Australian wildcard Thanasi Kokkinakis ended an eight-year run without a win at Roland Garros by beating Dan Evans to reach the French Open second round on Sunday, but now faces “the toughest draw”.
The 27-year-old saw off British 20th seed Evans 6-4, 6-4, 6-4 to win on the Paris clay for the first time since reaching the last 32 as a teenager in 2015.
Kokkinakis will face either former champion Stan Wawrinka or veteran Spanish clay-courter Albert Ramos-Vinolas in round two.
If he was to make a remarkable run to the final, like his good friend Nick Kyrgios did last year at Wimbledon, he may then have to beat 11th seed Karen Khachanov, seventh seed Andrey Rublev, Novak Djokovic and Carlos Alcaraz.
“Someone sent me my path to the final, obviously ambitious, but it’s one of the toughest draws I’ve ever seen,” said the World No. 108.
“But I probably wasn’t expected to win today either so I’ll rest up, recover and see what I can do.”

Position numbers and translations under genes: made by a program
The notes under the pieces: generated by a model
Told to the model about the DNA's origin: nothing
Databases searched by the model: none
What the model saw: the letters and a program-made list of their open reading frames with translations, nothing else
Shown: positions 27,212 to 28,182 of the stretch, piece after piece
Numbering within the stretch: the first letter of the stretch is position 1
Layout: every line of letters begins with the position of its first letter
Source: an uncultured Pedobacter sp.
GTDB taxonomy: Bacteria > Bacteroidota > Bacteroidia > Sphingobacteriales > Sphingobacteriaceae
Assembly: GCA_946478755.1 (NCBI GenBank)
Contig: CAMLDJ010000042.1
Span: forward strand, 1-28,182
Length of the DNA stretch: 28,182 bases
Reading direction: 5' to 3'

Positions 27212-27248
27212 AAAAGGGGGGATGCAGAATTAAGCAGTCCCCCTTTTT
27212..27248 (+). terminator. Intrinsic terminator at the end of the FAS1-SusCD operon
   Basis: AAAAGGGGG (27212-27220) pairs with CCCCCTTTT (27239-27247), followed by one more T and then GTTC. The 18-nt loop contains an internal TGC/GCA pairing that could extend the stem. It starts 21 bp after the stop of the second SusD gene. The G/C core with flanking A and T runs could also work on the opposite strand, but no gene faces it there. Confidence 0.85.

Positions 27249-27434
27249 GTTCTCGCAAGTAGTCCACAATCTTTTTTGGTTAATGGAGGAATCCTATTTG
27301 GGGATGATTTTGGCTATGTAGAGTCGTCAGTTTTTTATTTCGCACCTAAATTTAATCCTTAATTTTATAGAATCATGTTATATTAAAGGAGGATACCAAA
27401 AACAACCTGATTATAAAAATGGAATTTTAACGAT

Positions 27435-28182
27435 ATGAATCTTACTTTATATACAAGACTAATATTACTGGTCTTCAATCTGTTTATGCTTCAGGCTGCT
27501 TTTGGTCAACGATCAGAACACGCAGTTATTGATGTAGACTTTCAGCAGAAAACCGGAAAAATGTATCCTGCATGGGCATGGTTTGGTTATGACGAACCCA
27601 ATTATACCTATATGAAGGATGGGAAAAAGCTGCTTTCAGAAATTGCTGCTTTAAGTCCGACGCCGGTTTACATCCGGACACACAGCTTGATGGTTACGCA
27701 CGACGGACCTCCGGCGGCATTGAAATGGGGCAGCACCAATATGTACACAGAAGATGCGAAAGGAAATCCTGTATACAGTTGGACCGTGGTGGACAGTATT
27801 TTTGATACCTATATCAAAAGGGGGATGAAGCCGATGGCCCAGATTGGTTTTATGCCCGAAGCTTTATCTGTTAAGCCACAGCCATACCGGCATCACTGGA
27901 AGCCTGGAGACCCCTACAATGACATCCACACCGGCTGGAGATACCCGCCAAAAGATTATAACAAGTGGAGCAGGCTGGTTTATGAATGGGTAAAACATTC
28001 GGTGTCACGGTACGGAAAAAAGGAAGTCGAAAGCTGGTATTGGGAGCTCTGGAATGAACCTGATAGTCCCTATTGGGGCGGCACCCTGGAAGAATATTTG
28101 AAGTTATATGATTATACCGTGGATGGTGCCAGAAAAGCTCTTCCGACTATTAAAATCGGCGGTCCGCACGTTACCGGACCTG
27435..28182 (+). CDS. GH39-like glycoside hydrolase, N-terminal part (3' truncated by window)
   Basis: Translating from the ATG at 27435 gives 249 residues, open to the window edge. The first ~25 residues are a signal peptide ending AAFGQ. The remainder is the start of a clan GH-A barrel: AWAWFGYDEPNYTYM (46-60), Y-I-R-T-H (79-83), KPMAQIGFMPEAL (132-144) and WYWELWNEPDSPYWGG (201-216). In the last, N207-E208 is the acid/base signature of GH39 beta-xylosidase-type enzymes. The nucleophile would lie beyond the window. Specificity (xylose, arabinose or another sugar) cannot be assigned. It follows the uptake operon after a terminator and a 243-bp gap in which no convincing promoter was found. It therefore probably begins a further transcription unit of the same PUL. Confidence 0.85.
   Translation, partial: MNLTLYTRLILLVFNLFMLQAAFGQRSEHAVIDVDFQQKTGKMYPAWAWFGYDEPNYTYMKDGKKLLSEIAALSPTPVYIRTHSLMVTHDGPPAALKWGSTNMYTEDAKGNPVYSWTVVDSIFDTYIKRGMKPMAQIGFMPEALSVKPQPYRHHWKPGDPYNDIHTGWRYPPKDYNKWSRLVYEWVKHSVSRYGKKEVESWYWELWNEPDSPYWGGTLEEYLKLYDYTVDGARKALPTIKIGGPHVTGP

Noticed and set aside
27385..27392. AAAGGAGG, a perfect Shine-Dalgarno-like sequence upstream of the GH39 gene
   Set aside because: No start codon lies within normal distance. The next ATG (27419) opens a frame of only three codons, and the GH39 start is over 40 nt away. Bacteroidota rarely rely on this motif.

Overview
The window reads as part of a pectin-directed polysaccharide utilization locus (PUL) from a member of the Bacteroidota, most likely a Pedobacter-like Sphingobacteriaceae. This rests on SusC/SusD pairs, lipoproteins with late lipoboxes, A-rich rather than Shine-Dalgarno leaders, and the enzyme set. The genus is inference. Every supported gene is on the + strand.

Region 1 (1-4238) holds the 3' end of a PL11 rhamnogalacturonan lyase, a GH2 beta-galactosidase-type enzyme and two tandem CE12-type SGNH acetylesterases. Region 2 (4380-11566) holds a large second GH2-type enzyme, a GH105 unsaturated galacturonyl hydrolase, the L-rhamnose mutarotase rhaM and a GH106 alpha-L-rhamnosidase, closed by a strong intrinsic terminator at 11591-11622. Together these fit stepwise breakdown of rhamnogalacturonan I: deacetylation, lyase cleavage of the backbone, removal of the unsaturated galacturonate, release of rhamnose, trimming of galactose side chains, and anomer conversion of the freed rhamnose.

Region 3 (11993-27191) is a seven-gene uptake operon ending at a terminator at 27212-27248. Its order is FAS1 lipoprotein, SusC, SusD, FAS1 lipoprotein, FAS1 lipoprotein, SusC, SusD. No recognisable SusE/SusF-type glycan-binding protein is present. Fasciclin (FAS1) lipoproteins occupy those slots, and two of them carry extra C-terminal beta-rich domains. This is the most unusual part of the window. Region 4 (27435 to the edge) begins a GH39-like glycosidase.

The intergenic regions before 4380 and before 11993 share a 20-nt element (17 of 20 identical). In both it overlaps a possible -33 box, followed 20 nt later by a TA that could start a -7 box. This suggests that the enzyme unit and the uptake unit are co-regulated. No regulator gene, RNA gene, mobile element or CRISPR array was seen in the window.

The talented Kokkinakis has been plagued by injuries in his career so far.
Last season was the first year he had played in the main draw of every Grand Slam tournament since 2015.
“When it feels like half of your career has been kind of taken away, you hope you can have a bit at the back end,” Kokkinakis said.
“As long as my body is able to... we’ll see. There was a point when we didn’t think I’d play that much longer and I was 22 years old. I’m 27 now and who knows. Winning is addictive and losing makes you want to quit tennis.”
Kokkinakis has produced some eye-catching performances in the past, including a victory over Roger Federer at the 2018 Miami Open.
He claimed his first top-10 win since then against Andrey Rublev in Adelaide earlier this year and came through qualifying to reach the second round at the Indian Wells, Miami and Rome Masters events.
But he does not think he will keep playing well into his 30s in an attempt to make up for lost time.
“I know I can’t do this forever. Whatever I do choose, I try not to take it for granted... I know where I was many years ago when I was missing out and not having opportunities.
“You never know but I find it hard to see myself playing like these guys you see playing past 35, 36. There’s so much travel, from Australia constantly. Your social life pretty much goes out the window.”
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